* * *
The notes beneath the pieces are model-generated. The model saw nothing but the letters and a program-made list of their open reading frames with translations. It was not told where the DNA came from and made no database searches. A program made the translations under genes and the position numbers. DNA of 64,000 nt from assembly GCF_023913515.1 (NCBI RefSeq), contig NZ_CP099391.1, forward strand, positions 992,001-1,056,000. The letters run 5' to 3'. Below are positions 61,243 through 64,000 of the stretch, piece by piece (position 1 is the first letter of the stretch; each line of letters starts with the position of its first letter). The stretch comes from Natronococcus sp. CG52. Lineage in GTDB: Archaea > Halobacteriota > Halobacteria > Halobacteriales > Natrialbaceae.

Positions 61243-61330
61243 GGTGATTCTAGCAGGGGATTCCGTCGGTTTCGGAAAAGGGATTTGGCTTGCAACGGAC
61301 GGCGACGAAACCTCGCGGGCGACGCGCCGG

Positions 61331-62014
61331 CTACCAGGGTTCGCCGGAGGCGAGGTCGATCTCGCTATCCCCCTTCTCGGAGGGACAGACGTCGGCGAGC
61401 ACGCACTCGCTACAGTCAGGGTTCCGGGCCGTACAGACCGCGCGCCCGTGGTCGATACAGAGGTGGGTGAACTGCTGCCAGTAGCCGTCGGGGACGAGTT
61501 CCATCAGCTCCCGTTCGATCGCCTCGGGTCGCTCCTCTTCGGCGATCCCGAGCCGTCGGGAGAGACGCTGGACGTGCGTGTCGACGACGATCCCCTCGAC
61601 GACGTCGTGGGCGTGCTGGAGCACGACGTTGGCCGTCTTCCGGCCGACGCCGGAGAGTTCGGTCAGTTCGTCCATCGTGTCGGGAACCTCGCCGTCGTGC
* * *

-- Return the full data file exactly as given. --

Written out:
The notes beneath the pieces are model-generated. The model saw nothing but the letters and a program-made list of their open reading frames with translations. It was not told where the DNA came from and made no database searches. A program made the translations under genes and the position numbers. DNA of 64,000 nt from assembly GCF_023913515.1 (NCBI RefSeq), contig NZ_CP099391.1, forward strand, positions 992,001-1,056,000. The letters run 5' to 3'. Below are positions 61,243 through 64,000 of the stretch, piece by piece (position 1 is the first letter of the stretch; each line of letters starts with the position of its first letter). The stretch comes from Natronococcus sp. CG52. Lineage in GTDB: Archaea > Halobacteriota > Halobacteria > Halobacteriales > Natrialbaceae.

Positions 61243-61330
61243 GGTGATTCTAGCAGGGGATTCCGTCGGTTTCGGAAAAGGGATTTGGCTTGCAACGGAC
61301 GGCGACGAAACCTCGCGGGCGACGCGCCGG

Positions 61331-62014
61331 CTACCAGGGTTCGCCGGAGGCGAGGTCGATCTCGCTATCCCCCTTCTCGGAGGGACAGACGTCGGCGAGC
61401 ACGCACTCGCTACAGTCAGGGTTCCGGGCCGTACAGACCGCGCGCCCGTGGTCGATACAGAGGTGGGTGAACTGCTGCCAGTAGCCGTCGGGGACGAGTT
61501 CCATCAGCTCCCGTTCGATCGCCTCGGGTCGCTCCTCTTCGGCGATCCCGAGCCGTCGGGAGAGACGCTGGACGTGCGTGTCGACGACGATCCCCTCGAC
61601 GACGTCGTGGGCGTGCTGGAGCACGACGTTGGCCGTCTTCCGGCCGACGCCGGAGAGTTCGGTCAGTTCGTCCATCGTGTCGGGAACCTCGCCGTCGTGC